Dutch pension system second best in the world

Dutch pension system second best in the world

According to the Melbourne Mercer Global Pension Index (MMGPI) 2017, the Dutch pension system has yet again ranked second in the world. However, this year, the Netherlands has lost its A-grade status.

The Melbourne Mercer Global Pension Index

This year sees the ninth publication of the Index, which reviews 30 countries as opposed to the 27 it assessed in 2016. This year, Colombia, New Zealand and Norway were added.

To evaluate pension systems from around the world, the MMGPI used three categories, adequacy, sustainability and integrity, with more than 40 indicators. In this case, the indicators were questions specifically geared toward rating pension systems.

Adequacy, sustainability and integrity were weighted 40 percent, 35 percent and 25 percent respectively. For each category, countries could score between zero and 100; these scores were then summed up according to weighting.

The overall score received by a country was also connected to a grade. Scores above 80 points corresponded with an A-grade, 75 – 80 points meant a B+ was awarded and those with 65 – 75 point were given a B-grade. Scores of under 35 points were equivalent to an E-grade and scores between 35 and 50 were worth a D-grade. To receive a C-grade, countries had to score 50 – 60 point and to get a C+ 60 – 65 points were needed.

An A-grade system entails a sustainable system with a high level of integrity. Such a system is robust and has good benefits for retirees.

The Netherlands received an overall score of 78,8 or B+. This is slightly lower than the score of 80,1 last year, and means that the Netherlands no longer has A-grade status. The lower score this year can be primarily attributed to the addition of the economic growth indicator in the sustainability category.

Denmark beat the Netherlands to first place, but also lost its A-grade status.


The adequacy of a pension system refers to the adequacy of the base level of income, plus the net replacement rate for earners with a middle-income. In the category of adequacy, the design of the system, benefits and tax support as well as savings, home ownership and growth assets are important.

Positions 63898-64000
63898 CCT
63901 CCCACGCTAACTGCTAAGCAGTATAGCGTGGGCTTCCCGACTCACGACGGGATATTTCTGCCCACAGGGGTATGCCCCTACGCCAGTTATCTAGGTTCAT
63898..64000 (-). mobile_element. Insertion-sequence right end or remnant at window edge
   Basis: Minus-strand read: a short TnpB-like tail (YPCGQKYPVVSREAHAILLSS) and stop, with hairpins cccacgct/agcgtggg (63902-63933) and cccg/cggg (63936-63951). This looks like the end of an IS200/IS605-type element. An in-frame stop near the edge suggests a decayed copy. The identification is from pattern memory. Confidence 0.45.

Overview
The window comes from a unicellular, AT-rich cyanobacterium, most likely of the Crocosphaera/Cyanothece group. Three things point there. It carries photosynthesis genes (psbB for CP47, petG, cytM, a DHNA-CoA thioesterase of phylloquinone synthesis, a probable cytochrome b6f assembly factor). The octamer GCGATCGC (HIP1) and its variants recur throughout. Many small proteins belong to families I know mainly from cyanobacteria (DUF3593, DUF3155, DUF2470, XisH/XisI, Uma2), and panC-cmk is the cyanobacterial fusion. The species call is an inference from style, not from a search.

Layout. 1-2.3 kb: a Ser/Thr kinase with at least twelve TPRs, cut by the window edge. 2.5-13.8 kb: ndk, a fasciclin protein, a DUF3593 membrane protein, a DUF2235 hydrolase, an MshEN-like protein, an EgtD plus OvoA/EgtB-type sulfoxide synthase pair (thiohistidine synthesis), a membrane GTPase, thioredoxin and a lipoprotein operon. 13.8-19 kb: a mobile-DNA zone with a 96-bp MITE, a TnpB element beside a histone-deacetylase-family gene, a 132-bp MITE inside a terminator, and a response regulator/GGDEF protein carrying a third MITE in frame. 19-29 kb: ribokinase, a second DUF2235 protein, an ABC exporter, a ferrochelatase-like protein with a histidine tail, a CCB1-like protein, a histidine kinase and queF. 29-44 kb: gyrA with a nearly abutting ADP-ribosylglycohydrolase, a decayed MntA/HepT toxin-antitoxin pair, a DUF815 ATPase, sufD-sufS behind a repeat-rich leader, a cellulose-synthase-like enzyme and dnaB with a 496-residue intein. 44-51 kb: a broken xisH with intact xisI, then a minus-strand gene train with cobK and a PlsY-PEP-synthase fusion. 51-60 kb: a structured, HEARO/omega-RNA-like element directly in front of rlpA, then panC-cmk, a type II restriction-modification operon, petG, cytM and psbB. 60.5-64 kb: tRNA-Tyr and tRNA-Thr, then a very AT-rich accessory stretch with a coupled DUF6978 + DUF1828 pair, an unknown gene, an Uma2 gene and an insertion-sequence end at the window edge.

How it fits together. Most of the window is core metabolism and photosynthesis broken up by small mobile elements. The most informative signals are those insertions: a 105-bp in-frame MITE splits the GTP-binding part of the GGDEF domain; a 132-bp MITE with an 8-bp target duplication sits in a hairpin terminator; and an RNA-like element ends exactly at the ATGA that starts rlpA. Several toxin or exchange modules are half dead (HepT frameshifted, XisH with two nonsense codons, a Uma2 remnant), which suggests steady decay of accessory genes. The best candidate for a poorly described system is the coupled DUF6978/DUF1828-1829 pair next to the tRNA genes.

A couple of questions that are asked in this category refer to the level of home ownership in a country and the net household saving rate. Each question is rated from zero to ten. Household savings and home ownership can add to financial security in retirement, even though they do not fall under pension savings.

In this category, the Netherlands takes second place with a score of 78,0. France takes the top spot here with 80,4 points.


In this category, factors, which affect the sustainability of pension systems, are addressed. These factors include, amongst others, the coverage of private sector pension systems, the state pension age and demography, the level of governmental debt in a country and economic growth. In addition to these factors, contribution rates and the level of pension assets are also considered.

In this section, answers to questions regarding the proportion of the working-age population on private pension plans and the labour force participation rate for those above 65 years old, amongst others, are evaluated.

The Netherlands placed second, with 73,5 points, as opposed to 77 in the previous year. This is the largest drop in the Netherlands’ scores.


The integrity category of the MMGPI looks at the regulation and governance of the pension system, as well as its costs and protection and communication for members. This category considers the requirements set out in legislation as opposed to only evaluating certain plans.

The Worldwide Governance Indicators from the World Bank are also used in this category to provide more insights into governance per country.

The Netherlands took third place with 87,5 points, below Norway and Finland, second and first place respectively.

Top scoring countries

At the top of the Index, we can find Denmark, the Netherlands and Australia all scoring a B+. The countries, which come after Australia in the top 10, all score a B-grade.

  1. Denmark
  2. The Netherlands
  3. Australia
  4. Norway
  5. Finland
  6. Sweden
  7. Singapore
  8. Switzerland
  9. New Zealand
  10. Chile
Mina Solanki


Mina Solanki

Completed her Master's degree at the University of Groningen and worked as a translator before joining IamExpat. She loves to read and has a particular interest in Greek mythology. In...

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pd.amstel 23:03 | 20 November 2017

Referring to the 3 countries added to the survey this year; What is "Columbia"? Is this meant to refer to the spanish speaking country in South America named "Colombia"? It's just a letter, but details matter. Or is there another country I'm not aware of?

pd.amstel 23:04 | 20 November 2017

What is "Columbia"? Should it be "Colombia"?

minasolanki 09:25 | 21 November 2017

Hi p.d.amstel, Thank you for commenting. It should indeed be Colombia. I have corrected it. Have a nice day.